"Shooting stars" or meteors are bits of material falling through Earth's atmosphere; they are heated to incandescence by the friction of the air. The bright trails as they are coming through the Earth's atmosphere are termed meteors, and these chunks as they are hurtling through space are called meteoroids. Large pieces that do not vaporize completely and reach the surface of the Earth are termed meteorites.
Scientists estimate that 1,000 tons to more than 10,000 tons of meteoric material falls on the Earth each day. However, most of this material is very tiny - in the form of micrometeoroids or dust-like grains a few micrometers in size. (These particles are so tiny that the air resistance is enough to slow them sufficiently that they do not burn up, but rather fall gently to Earth.)
Where do they come from? They probably come from within our own solar system, rather than interstellar space. Their composition provides clues to their origins. They may share a common origin with the asteroids. Some meteoric material is similar to the Earth and Moon and some is quite different. Some evidence indicates an origin from comets.
Several "shooting stars" or meteors per hour can usually be seen on any given night. Sometimes the number of meteors seen increases dramatically: these are termed "meteor showers". In fact, some meteor showers occur annually or at rather regular intervals. The number is greater in autumn and winter. The number always increases after midnight and is usually greatest just before dawn. Perhaps the most famous are the Perseids which peak around August 12 every year.
Meteor showers are usually named after a star or constellation which is close to the radiant (the position from which the meteors appear to come). Many of the meteor showers are associated with comets. The Leonids are associated with Comet Tempel-Tuttle; Aquarids and Orionids with Halley, and the Taurids with Encke.
Meteorites may look very much like Earth rocks, or they may have a burned appearance. They may be dense metallic chunks or more rocky. Some may have thumbprint-like depressions, roughened or smooth exteriors. They vary in size from micrometer size grains to large individual boulders. The largest individual iron is the Hoba meteorite from southwest Africa which has a mass of about 54,000 kg. The stones are much smaller, the largest falling in Norton County, Kansas having a mass of about 1,000 kg.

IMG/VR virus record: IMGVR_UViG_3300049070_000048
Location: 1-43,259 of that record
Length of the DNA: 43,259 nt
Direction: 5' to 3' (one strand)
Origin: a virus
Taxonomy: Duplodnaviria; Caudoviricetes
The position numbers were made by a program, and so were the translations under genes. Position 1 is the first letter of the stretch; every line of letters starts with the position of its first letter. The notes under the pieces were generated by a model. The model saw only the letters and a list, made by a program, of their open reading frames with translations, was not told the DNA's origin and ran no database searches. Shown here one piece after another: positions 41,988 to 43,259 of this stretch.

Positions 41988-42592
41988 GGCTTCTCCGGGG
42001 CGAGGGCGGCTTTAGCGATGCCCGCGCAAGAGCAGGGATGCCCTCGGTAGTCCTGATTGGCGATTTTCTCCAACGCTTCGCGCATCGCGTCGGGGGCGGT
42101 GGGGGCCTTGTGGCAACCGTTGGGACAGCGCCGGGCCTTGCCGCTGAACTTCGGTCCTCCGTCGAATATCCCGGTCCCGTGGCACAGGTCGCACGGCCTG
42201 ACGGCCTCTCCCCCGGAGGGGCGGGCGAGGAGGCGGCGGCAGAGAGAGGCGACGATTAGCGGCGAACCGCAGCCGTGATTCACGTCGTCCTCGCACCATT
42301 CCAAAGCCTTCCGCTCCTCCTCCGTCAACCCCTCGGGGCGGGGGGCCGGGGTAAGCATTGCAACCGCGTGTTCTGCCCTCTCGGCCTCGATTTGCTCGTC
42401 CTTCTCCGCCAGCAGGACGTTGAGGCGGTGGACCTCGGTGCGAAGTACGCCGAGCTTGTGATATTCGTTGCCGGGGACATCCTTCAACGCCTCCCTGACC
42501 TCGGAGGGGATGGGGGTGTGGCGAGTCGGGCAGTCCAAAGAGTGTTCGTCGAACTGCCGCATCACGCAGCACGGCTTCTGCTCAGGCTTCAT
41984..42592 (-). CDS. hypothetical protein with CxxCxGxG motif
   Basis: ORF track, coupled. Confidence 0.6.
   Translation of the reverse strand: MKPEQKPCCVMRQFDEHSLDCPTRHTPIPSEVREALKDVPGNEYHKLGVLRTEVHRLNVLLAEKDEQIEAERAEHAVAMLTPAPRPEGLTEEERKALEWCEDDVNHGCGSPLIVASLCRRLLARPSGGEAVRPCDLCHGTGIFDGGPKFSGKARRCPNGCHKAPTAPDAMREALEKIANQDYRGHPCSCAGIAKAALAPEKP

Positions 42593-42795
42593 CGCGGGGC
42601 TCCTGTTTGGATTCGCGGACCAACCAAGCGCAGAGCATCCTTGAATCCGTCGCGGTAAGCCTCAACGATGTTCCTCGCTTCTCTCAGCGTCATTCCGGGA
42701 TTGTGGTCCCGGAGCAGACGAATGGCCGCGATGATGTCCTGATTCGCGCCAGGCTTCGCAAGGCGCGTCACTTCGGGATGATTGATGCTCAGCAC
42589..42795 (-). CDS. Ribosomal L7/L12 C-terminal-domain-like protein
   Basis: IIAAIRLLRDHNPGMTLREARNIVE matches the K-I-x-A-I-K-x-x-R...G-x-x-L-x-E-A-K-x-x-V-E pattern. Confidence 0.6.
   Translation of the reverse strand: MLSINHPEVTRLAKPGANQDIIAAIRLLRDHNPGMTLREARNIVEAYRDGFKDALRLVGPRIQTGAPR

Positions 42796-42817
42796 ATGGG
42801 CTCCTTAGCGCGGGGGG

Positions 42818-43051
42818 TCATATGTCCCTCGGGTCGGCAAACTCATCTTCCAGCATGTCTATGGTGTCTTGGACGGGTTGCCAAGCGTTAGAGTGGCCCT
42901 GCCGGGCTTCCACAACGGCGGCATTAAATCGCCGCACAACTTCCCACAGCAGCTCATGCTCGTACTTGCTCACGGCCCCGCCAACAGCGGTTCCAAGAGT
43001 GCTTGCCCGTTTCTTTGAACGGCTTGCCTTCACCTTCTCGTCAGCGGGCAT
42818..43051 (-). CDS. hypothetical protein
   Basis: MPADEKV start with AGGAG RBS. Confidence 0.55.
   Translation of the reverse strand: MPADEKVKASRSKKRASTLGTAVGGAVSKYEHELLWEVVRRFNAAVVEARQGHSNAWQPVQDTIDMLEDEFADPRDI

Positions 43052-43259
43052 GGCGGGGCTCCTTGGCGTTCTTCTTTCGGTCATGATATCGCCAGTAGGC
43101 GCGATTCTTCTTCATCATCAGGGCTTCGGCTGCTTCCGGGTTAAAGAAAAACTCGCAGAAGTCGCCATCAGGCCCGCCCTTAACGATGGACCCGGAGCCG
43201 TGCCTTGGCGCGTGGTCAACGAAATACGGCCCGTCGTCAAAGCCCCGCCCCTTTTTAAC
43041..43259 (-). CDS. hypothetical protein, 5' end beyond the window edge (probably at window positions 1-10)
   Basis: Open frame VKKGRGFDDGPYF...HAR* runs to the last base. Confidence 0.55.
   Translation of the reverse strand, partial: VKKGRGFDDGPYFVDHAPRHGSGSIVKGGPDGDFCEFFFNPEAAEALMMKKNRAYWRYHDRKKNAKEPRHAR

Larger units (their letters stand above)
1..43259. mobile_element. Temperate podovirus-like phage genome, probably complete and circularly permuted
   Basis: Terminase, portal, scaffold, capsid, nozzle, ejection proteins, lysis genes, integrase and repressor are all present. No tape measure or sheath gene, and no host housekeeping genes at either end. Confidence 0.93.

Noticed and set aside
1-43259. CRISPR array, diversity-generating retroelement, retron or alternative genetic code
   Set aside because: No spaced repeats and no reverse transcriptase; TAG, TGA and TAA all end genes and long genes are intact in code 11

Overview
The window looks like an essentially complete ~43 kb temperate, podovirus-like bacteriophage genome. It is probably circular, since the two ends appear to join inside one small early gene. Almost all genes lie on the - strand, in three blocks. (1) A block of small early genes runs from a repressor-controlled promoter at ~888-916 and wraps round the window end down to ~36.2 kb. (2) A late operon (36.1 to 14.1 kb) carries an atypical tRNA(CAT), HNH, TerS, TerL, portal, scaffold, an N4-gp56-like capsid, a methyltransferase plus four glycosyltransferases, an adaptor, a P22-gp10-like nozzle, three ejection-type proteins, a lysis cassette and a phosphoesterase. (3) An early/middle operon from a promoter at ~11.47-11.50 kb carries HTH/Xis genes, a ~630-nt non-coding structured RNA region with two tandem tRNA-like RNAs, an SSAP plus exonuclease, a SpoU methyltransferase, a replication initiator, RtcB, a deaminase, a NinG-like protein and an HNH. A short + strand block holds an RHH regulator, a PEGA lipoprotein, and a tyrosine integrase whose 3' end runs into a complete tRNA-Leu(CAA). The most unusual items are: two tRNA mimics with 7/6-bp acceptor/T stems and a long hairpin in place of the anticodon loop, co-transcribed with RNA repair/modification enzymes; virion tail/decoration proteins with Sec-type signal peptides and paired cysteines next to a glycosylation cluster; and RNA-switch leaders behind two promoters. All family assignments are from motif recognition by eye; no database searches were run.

Considering the vast infall of meteorites, one cannot help but wonder if anyone has been hurt or killed by meteorites. There are only a few documented cases on record. A shower of stones fell upon Nakhla, near Alexandria, Egypt on June 28, 1911, one of which allegedly killed a dog. On November 30, 1954, Mrs. Hewlett Hodges of Sylacauga, Alabama was severely bruised by an 8 pound stony meteorite that crashed through her roof. This is the first known human injury.
Most meteoric samples are either iron (actually nickel-iron alloy): stony,which are predominately rocky-silicates; or stony-iron.
While most meteors burn up before reaching the Earth's surface, many meteoroids break apart in the upper atmosphere, and become "fluffy meteors". This "fluffy" nature indicates a loose structure or vapor grown crystal aggregates. This gives rise to theories that some meteoroid material was aggregated, some subjected to heating-vaporization-condensation. This contrasts with the idea that meteoroids originated from an exploded planet or planetoid or asteroid.
Sixteen meteorites have been found in Antarctica that are believed to have originated on the planet Mars. Gases trapped in these meteorites match the composition of the martian atmosphere as measured by the Viking spacecraft, which landed on Mars in the mid-1970s. Controversy continues about whether structures found in one of these meteorites, known as ALH 84001, might be fossil bacteria or geologic structures.
Much remains to be learned about meteorites and their origins.